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Company profile: Prana is business with a purpose

company-profilePrana tries to keep clean label snacks as healthy as its business practices

By Hermione Wilson

Prana puts a lot of thought into its snacks. Not only is the family-owned, Montreal-based company dedicated to making certified organic, kosher, vegan, gluten-free, GMO-free, preservative-free and sulfite-free products, it has also made sure its business practices match its wholesome, socially conscious image.

“From the very beginning… me and my husband, we were not about profit,” says Co-founder Marie-Josée Richer. “Profit is important and it’s the way you keep a business sustainable through time, but we always had at heart the social impact of our practices and the environmental impact.”

The company received B Corp certification in April 2015, which involved an evaluation on its business and human resources practices, as well as its social and environmental impact. B Corp is a consortium of companies who have pledged to be a force for good in the world. Prana will undergo another audit in May 2017.

The level of care Richer and her team apply to their business practices extends to the way the snacks are formulated. Prana is Safe Quality Food (SQF) certified, which means the team must ensure ingredient suppliers have been certified. Random tests are conducted on the ingredients for pesticides, preservatives and hard metals, explains Karine Sicard, Quality Assurance Manager.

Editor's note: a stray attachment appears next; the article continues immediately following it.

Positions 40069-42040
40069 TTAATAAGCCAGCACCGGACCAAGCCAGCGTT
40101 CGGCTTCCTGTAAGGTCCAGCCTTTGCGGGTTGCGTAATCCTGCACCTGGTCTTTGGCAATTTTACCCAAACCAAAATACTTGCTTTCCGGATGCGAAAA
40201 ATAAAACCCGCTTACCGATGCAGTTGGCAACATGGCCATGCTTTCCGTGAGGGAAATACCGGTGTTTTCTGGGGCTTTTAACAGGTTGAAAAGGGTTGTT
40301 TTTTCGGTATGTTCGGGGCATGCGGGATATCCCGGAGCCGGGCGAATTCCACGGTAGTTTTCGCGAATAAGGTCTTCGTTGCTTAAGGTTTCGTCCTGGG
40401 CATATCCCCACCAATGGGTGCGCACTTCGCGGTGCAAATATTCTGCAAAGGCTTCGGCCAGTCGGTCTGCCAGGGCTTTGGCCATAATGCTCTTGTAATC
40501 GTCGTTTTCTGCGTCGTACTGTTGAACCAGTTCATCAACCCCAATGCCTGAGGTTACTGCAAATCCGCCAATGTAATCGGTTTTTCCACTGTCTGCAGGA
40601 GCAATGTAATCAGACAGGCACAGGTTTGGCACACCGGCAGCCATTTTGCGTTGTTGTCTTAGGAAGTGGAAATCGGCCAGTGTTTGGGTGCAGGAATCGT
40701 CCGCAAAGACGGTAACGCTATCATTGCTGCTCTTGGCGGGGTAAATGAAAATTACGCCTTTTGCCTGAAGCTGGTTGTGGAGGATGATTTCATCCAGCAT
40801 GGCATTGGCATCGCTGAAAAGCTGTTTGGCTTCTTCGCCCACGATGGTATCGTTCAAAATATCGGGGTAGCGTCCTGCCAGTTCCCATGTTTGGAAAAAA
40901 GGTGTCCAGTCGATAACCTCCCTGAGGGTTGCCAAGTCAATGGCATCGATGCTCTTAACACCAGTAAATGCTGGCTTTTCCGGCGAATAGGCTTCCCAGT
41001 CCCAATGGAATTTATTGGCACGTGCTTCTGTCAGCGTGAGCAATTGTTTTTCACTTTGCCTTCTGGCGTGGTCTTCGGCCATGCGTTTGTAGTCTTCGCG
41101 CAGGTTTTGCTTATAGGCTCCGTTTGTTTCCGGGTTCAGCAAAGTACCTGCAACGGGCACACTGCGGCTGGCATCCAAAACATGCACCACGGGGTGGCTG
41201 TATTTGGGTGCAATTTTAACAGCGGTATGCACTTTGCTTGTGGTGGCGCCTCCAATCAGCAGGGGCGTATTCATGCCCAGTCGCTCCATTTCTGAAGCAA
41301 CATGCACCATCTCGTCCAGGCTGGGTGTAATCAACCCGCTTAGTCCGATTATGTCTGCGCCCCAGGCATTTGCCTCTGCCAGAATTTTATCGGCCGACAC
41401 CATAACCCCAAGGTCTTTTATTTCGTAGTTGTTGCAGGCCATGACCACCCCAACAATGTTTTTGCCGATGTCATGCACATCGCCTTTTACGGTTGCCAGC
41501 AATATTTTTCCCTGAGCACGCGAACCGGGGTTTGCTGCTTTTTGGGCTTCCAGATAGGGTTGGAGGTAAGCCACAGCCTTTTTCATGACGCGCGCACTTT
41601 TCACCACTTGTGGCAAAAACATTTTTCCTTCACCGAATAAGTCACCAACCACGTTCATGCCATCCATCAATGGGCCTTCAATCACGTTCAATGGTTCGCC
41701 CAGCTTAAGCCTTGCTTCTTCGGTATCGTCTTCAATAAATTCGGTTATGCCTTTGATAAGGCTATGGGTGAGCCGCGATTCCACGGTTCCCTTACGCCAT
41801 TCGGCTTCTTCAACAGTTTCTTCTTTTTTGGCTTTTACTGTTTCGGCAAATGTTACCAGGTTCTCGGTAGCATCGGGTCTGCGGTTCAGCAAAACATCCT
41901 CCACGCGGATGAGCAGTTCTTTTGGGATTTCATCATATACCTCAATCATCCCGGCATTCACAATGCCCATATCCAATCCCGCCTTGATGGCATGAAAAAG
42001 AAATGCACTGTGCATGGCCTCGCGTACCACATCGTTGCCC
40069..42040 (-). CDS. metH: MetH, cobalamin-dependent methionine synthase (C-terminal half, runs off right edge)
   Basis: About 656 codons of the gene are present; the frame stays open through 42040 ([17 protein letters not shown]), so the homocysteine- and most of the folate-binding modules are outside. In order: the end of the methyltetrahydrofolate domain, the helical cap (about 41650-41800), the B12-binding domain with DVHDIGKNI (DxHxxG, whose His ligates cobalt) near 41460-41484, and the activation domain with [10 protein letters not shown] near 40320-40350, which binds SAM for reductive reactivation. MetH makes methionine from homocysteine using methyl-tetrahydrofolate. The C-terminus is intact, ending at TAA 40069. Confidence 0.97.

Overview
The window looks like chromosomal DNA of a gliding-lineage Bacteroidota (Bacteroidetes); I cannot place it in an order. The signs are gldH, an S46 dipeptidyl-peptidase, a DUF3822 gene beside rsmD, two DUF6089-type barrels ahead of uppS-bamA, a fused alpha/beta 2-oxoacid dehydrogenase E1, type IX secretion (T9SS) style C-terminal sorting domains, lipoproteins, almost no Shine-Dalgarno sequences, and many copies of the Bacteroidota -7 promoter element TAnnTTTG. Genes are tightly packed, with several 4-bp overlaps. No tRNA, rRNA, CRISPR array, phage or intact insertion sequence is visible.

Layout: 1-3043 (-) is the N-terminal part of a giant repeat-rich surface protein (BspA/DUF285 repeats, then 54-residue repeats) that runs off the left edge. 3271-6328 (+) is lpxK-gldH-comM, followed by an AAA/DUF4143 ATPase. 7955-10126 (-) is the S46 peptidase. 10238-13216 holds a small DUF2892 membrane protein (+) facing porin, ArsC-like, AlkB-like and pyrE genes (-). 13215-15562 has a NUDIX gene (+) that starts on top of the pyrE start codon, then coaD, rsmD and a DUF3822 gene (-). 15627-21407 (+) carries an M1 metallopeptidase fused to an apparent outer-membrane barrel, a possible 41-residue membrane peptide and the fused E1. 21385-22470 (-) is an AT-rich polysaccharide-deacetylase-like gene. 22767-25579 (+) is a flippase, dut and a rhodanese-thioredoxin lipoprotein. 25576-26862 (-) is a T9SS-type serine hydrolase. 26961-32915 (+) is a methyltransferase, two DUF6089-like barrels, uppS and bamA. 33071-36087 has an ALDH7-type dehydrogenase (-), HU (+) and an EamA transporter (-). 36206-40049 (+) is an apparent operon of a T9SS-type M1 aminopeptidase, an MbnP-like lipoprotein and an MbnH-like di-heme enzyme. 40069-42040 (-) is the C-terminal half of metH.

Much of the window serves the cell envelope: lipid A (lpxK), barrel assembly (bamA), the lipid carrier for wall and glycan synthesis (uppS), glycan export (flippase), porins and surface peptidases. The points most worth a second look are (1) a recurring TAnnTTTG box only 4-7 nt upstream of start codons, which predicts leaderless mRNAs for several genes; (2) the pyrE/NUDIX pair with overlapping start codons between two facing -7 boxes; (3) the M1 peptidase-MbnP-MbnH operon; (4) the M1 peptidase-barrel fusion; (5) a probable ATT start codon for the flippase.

“Karine works a lot to ensure that first, the ingredients arriving at Prana are fresh [and of] good quality, and after that we ensure the process we have at the plant is assuring a good quality as well,” says Tiffanie Murillo, Research and Development Manager. “We have sensitive ingredients, we have oxidation risks. Nuts, one year later, are not as fresh as in the beginning, but we are trying to have the best conditions to support the shelf life over time.”

According to Murillo, Prana’s product development process goes something like this: the team sits down with the marketing department and comes up with a product brief that includes the nutritional, clean label and free-from certification requirements, as well as the target taste profile. When a prototype is ready, it will go to customers and the marketing department for a second opinion, and then back to the drawing board if anything needs tweaking.

“We try to [maintain] a clean label and not include too many preservatives,” Murillo says. “We will never use added flavours, added colours, we only use true… wholesome ingredients, and we don’t want to use ingredients that have a [negative] social or environmental impact.” For example, she says, Prana won’t use palm oil because of its link to deforestation.

It’s Prana’s determination to be a force of good in the world, through its business practices and the products it sells. “Corporations have so much power,” Richer says. “Yes, we can do business, but we can do it in a different way. We can redefine success and then inspire other businesses to go along so that all those ripples create a current. Business can benefit all shareholders.”

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